I've been re-writing some automated processes around user account lifecycle recently, making use of the Active Directory PowerShell module on Windows Server 2012. Most recently this involved removing a large number of expired user accounts. On the first attempt of trying to remove the user objects I was receiving this error for a number of them, seemingly at random:

Remove-ADObject : The directory service can perform the requested operation only on a leaf object

So why would a user object in AD not be a leaf object? It turns out that when a user connects a device to Exchange with EAS, there's an AD object created for that device inside the user object and that is what is stopping the user being a leaf object.

You might search for this and find advice on using Remove-ActiveSyncDevice before you remove the user. The trouble with that is that if you've got multiple versions of Exchange running in your org, then you might find that you can't remove the ActiveSyncDevice for all your users with the same method.

It doesn't matter anyway because the point is that the user isn't a leaf; it's a container that now has child objects, so what do you need to do to delete a container? Simply do a recursive remove. In the case of what I've been doing, this does the job:

$30daysago = (get-date).AddDays(-30)
Get-ADUser -filter {accountexpirationdate -lt $30daysago} | Remove-ADObject -Recursive


R.I.P. Google Reader

When I'm at my desk, if I don't have the Google Reader site open all day, I'll at least check it 2 or 3 times. When I wake up in the morning, I'll check my GR feeds via a 3rd party app on my phone. In the evening, I'll sometimes keep track of new news via another 3rd party app on my tablet. In other words, I use Google Reader all the freaking time.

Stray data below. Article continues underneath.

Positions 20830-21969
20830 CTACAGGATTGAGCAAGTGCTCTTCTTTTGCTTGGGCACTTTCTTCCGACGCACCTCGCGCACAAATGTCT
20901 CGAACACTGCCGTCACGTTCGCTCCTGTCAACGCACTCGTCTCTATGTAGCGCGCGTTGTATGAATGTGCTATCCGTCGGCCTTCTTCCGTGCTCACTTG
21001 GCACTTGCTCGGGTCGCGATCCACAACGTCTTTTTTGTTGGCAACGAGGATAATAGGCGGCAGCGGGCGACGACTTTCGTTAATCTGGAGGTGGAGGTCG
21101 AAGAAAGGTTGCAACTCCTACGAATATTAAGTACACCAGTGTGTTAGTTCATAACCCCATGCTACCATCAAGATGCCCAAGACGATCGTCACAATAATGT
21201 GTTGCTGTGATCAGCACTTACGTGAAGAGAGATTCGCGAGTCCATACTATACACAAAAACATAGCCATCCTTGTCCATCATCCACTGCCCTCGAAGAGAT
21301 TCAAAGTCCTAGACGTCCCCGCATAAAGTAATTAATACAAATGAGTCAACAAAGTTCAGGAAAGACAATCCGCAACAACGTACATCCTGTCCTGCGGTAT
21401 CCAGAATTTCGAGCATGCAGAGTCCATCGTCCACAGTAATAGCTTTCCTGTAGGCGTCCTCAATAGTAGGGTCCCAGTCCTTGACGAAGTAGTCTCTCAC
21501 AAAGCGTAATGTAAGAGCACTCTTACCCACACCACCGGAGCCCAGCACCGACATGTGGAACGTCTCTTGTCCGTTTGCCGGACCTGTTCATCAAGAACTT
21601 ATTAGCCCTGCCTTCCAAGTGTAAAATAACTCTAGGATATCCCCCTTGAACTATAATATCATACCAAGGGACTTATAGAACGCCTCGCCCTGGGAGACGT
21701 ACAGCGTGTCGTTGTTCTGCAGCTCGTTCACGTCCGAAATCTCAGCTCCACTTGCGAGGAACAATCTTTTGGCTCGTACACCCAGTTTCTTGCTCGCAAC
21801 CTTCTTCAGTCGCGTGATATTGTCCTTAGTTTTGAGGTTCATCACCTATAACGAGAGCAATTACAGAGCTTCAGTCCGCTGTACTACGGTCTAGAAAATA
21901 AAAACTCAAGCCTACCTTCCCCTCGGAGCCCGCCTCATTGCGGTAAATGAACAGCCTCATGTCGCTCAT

Today, my stats in Google Reader tell me this:
Now Google has announced that they're going to shut down Reader on 1st July 2013. Personally I think they tried to bury the lead by putting the closure of Reader as the 5th item in a list of 8, and by posting it just after the election of a new Pope.
I had a conversation earlier today about the value of Reader to Google, and there was a suggestion that seeing people's reading habits holding value when you mine the data (as Google does across all its properties). My stance on that is that they've probably got the demographic data pretty well locked down for the sort of people who use Reader - it's a minority anyway and likely fairly easy to pigeon-hole - so returns on that are probably diminishing. Regardless of that, it's a bad idea for them to annoy that demographic, which will contain a lot of early adopters and influencers in the tech industry.
Personally, I'm boycotting Chrome right now (although that probably won't last), and I was considering making a purchase of a new Android device, which I'm now going to give some more thinking time. Neither of those things will probably bother Google, but it's making me feel a bit better today because I'm pissed off.